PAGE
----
Half sisters Aurora and Isabelle must face all that threatens them as their individual paths of peril converge in the conclusion to Hillyer’s (Spindle Fire, 2017, etc.) fantasy duology.
Apart for much of the first volume, Aurora and Isbe, as she is known, reunite on the threshold of war. Aurora, ripped away from the ruined dream land of Sommeil, where she had both voice and touch, is determined to confront the evil faerie queen Malfleur even as past failures and unresolved feelings suffuse her in doubt. Blind Isbe, meanwhile, follows her heart and marries Prince William only to spend her honeymoon waging a bloody, demoralizing war against Malfleur’s forces and attempting to unravel the mystery of an unbreakable glass slipper left to her by her mother. This sequel continues to showcase a lush landscape and an innovative intertwinement of classic Perrault with the unconventional, with considerations of power and hierarchy present as the sisters discover the dark workings of love and family that have affected their lives and land. Unfortunately, readers’ problems with the first book continue to plague the second, from inconsistencies in the portrayals of the sisters’ disabilities to a rushed, underdeveloped romance in the service of metanarrative (previously between Isbe and William and now between Aurora and Wren) to the distractingly self-conscious deployment of French nomenclature. Aurora and Isbe are white, and William has dark skin.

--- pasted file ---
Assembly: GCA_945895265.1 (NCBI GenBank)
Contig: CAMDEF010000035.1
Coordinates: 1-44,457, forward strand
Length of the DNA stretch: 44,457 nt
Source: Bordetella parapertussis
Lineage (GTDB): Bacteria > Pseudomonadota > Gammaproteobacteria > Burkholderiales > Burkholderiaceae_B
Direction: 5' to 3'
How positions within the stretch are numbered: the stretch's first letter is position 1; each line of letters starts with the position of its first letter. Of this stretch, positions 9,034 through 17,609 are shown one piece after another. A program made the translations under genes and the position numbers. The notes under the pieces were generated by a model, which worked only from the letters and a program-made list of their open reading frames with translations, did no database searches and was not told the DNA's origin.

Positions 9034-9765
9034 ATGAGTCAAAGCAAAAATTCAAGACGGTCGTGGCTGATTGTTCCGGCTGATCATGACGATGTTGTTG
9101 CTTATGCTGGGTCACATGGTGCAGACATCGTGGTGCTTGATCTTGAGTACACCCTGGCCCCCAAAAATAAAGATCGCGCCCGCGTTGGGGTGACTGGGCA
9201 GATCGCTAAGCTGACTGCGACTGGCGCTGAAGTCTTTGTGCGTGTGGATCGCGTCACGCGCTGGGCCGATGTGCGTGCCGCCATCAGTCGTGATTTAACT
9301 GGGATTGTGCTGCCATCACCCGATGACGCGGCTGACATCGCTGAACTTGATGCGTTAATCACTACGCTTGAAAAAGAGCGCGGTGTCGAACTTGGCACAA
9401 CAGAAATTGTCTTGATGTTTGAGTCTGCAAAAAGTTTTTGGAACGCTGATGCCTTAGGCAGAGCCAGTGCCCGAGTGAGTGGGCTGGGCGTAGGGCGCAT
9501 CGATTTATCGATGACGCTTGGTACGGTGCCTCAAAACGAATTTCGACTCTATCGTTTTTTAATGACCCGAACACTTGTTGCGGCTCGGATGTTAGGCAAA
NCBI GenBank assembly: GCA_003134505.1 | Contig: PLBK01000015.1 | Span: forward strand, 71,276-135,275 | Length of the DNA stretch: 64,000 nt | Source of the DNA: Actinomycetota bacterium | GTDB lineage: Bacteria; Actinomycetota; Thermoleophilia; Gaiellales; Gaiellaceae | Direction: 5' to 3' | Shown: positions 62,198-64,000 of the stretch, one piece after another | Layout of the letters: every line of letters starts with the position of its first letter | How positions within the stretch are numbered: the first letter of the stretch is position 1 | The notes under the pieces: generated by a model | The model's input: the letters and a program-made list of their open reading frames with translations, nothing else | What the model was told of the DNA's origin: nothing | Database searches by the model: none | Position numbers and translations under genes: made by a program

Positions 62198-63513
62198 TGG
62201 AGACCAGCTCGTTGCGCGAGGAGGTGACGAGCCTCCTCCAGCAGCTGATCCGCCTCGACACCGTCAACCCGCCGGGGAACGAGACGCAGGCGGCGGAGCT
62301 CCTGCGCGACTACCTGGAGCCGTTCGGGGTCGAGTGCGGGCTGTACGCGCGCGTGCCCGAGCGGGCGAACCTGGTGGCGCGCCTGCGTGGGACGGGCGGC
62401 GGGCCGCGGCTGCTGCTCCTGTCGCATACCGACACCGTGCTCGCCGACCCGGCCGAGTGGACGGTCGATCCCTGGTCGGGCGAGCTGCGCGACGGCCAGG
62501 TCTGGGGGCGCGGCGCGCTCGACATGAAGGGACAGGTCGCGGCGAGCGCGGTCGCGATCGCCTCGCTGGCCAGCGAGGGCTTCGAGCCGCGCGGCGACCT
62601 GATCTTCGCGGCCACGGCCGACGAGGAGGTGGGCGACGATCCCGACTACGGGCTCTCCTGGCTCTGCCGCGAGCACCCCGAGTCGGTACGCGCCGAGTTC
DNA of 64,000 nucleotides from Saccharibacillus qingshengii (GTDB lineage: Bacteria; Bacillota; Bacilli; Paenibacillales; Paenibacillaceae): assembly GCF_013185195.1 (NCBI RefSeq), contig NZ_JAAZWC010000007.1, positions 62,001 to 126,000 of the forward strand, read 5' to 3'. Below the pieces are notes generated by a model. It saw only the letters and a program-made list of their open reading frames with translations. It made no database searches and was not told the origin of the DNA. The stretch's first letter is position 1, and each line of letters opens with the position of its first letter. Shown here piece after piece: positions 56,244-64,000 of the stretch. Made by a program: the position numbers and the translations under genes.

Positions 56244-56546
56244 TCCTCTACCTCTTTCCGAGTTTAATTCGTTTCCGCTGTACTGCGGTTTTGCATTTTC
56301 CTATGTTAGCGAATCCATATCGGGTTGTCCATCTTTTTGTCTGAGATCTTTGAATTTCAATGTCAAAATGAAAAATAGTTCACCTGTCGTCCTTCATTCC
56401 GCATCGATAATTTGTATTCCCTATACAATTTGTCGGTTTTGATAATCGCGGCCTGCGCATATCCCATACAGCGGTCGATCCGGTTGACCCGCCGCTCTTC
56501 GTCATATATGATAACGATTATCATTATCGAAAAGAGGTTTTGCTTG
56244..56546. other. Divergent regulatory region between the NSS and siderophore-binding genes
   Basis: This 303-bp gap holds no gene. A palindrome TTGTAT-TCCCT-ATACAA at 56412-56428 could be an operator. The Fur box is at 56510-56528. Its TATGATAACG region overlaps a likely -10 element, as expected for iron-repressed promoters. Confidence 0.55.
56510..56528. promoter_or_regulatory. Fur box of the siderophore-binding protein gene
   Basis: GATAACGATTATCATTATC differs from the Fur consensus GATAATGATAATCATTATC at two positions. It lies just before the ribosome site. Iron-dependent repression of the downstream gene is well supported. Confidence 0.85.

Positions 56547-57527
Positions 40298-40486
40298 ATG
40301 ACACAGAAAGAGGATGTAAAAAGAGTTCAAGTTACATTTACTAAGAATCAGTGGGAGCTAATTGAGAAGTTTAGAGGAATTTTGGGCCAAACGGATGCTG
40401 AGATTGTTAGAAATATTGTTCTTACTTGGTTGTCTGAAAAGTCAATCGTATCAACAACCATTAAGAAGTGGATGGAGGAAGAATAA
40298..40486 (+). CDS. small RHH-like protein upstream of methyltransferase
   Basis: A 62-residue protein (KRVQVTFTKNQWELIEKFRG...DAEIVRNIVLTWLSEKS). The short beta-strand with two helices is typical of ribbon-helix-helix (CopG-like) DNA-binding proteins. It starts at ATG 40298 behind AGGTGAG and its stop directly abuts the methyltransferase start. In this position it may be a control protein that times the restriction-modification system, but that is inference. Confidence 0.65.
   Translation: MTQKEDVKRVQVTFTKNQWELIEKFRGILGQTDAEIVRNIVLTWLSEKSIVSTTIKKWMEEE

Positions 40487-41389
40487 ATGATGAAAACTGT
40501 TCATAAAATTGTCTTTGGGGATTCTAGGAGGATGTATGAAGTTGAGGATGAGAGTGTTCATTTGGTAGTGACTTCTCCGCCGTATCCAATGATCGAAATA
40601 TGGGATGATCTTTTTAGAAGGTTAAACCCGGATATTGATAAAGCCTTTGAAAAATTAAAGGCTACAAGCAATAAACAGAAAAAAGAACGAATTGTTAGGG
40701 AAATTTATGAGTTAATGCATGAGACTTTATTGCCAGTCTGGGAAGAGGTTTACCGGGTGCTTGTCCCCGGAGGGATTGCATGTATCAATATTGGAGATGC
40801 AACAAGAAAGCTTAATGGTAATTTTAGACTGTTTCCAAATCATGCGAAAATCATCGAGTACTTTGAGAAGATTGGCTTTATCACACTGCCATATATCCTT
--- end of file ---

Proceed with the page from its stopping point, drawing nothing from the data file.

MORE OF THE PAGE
There is closure here but little satisfaction. (Fantasy. 14-17)